November 6, 2006 14:43 | by Steve McGiffen
Steve McGiffen reports on the return of the Bolkenstein directive - coming soon to a parliament near you.
THE Bolkestein directive is back. The measure, which threatens to throw essential services in every European Union member state to the wolves of the market, has been sent back to the European Parliament for re-examination.
Last February, following an impressive mass mobilisation of trade unions across the continent, MEPs agreed to remove the directive's worst excesses, reducing its scope by exempting social housing provision and some aspects of health care. Explicit reference to the notorious country of origin principle was removed, though critics said that the ambiguity of the remaining text would allow the European Court of Justice effectively to restore it.
Most parties in the so-called Socialist group supported this compromise, though progressive MEPs organised in the United Left Group (GUE/NGL) voted against. No matter, as GUE/NGL leader Francis Wurtz said when the reply to the parliament's amendments arrived from the Council of Ministers and the European Commission, what these two bodies were saying, in so many words, was "you can amend whatever you like, as we won't take a scrap of notice."
The Council of Ministers, consisting of the employment ministers of each of the 25 member states, at first promised to respect the parliament's amendments. When the council's official response arrived, it had in effect restored the original proposal, so restricting the parliament's exemptions - designed to protect services of general interest - that the text was even criticised by Austria's right-wing employment minister. Austria's being the current holder of the rotating EU presidency should at least have given it the power to delay the passage of the council's revised text, but apparently the minister's reservations were insufficient to block an agreement.
Many Members of the European Parliament are up in arms about this flouting of any semblance of democracy. Wurtz has attacked the council text for "introducing a series of alarming ambiguities, both on public services and consumer protection," adding that it has also "given the European Commission an outrageous right of scrutiny over national legislation." In other words, any law seen to be in violation of complete freedom of establishment of and trade in services will be declared null and void by an unelected bureaucracy now exclusively composed of fanatical neoliberals.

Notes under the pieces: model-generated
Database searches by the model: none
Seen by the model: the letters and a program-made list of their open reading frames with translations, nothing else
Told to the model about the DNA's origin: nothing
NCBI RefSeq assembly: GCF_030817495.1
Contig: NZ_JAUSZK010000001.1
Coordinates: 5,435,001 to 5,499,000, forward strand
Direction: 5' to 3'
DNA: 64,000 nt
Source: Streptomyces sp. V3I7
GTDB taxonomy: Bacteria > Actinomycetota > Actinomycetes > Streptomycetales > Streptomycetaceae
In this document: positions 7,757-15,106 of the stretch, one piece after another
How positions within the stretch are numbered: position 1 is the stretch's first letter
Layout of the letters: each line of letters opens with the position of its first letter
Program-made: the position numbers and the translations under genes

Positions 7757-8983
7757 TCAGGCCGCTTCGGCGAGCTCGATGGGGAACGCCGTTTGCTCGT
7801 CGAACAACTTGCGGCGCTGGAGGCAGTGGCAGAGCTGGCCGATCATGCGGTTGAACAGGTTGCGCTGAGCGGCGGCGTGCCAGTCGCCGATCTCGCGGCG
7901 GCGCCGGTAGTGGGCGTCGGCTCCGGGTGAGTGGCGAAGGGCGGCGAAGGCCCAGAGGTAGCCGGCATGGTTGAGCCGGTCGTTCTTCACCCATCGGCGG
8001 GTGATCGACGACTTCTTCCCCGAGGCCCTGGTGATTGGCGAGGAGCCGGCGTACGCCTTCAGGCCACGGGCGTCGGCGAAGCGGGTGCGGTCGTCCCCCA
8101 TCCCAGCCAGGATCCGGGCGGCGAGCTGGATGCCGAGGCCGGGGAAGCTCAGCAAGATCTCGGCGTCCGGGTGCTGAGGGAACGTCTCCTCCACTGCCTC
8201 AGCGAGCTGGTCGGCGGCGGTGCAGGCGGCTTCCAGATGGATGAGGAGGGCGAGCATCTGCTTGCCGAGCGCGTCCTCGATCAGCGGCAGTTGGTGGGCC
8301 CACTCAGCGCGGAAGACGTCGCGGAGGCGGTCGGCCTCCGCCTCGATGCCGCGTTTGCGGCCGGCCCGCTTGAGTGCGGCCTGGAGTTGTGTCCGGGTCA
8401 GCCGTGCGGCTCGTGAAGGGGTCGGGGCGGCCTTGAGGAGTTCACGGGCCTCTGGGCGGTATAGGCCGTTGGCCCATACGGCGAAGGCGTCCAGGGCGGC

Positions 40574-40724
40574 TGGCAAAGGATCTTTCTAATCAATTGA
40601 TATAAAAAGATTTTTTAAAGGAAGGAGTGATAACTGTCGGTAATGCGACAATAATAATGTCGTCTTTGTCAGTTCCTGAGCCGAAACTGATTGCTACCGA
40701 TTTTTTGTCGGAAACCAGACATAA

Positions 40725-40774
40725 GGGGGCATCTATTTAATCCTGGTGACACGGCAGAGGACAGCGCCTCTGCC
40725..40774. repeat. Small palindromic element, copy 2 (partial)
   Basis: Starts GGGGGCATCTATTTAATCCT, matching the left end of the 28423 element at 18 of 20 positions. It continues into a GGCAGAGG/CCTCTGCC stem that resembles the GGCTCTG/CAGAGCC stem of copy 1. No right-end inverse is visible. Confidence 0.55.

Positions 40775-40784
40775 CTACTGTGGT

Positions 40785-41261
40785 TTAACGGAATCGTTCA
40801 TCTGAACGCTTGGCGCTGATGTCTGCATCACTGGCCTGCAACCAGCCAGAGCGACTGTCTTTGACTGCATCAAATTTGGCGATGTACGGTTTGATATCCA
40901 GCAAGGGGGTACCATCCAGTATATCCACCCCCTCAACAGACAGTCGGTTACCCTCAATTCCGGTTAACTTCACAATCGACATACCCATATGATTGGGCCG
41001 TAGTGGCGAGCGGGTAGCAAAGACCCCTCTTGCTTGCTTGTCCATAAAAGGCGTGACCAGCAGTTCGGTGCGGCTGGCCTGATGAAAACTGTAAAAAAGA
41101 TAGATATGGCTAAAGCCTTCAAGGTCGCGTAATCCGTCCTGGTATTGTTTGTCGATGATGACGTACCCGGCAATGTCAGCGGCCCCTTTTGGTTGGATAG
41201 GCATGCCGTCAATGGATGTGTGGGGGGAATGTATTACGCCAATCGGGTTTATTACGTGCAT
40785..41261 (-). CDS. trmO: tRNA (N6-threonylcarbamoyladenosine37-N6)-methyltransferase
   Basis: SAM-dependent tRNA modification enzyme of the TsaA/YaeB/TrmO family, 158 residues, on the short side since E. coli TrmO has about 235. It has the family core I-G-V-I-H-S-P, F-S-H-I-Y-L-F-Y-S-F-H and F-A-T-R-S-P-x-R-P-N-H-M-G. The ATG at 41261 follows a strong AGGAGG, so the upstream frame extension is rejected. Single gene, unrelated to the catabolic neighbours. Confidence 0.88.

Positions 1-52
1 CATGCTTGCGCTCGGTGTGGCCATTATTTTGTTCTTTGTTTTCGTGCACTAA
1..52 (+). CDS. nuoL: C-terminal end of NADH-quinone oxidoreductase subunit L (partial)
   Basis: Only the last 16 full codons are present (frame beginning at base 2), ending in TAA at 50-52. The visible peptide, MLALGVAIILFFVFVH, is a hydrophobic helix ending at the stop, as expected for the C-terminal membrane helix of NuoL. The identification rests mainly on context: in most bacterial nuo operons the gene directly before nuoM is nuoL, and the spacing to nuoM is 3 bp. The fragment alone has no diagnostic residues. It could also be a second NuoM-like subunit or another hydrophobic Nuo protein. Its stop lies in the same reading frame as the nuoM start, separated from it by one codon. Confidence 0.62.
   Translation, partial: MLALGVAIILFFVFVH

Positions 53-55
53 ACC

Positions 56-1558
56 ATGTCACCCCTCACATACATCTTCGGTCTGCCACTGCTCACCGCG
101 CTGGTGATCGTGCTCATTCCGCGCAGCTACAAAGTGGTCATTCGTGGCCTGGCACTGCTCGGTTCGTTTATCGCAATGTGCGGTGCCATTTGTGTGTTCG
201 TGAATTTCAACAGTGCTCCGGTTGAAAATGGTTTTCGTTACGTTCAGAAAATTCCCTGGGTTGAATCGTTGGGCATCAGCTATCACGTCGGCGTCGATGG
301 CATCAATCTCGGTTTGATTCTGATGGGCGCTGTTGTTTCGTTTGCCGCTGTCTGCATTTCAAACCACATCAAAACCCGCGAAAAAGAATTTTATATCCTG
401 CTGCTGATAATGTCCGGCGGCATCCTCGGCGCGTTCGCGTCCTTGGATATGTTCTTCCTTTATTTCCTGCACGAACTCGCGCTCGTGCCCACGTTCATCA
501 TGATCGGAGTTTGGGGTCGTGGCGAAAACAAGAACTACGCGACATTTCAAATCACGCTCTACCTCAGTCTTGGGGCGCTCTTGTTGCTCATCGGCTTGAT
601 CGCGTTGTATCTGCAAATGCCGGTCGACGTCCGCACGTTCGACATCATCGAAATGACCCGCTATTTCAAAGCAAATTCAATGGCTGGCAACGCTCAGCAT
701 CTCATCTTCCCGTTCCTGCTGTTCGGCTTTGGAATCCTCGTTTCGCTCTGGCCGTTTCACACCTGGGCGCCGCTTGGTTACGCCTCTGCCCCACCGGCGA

The Parliament will make a further attempt to water down the text, which must now go through its second reading, in the near future. Even if it succeeds, however, the results will be no better than the compromise rejected by the left in February. Parliament rules mean that only amendments carried at first reading but then rejected by the council may be presented at second reading.
Moreover, however extreme the final measure, you can be sure that most national parliaments will nod it through. And extreme it is, representing nothing less than a declaration of war on the labour rights, working conditions and social provisions won by workers in most western European countries over the last century or more.
The latest text returns to an approach which treats all services as equal, ignoring their actual importance to the public interest. Competition rules and access to national markets for foreign firms takes precedence over all other interests.
Demands that no single European market in services should be considered until a directive is in place exempting services of general interest have been ignored, despite the fact that it is now almost a decade since the European Commission first promised to introduce such a measure.
The text also hugely restricts the degree to which member states can regulate service activities within their national borders. The county of origin principle will allow a firm registered in a country with very low standards of labour protection or very lax environmental legislation to conduct activities in, for example, Britain. France or the Netherlands with no regard for national law. Provided that it complies with the law in the country in which it was registered, it would be operating entirely legally.
Even if standards in its country of registration were acceptable, inspectors from the host country would have no right to enforce them. The idea that Lithuania or Cyprus is going to send an inspector to ensure that a firm operating in Belfast or Copenhagen, Stockholm or Munich is following the rules is, of course, laughable.
Whether a single market in services is desirable at all is highly debatable. However, if companies are going to operate abroad, then they should surely follow national laws and regulations.
The adoption of minimum standards to apply throughout the EU would seem, moreover, to be an essential corollary of any attempt to encourage cross-border competition. Yet the draft directive excludes any possibility of such standards being introduced.
As is generally the case, we are going to have to rely on ourselves if we are to win this vital battle. The Directive on Services in the European community is an attack on all working people in every EU member state.
Neither the European Parliament, national parliaments nor member state governments are going to stop it. It is vital that workers across the EU participate in the mass mobilisations which, presuming the directive becomes law, will greet any attempt to implement it.
Steve McGiffen is editor of Spectrezine and author of The European Union: A Critical Guide, which is published by Pluto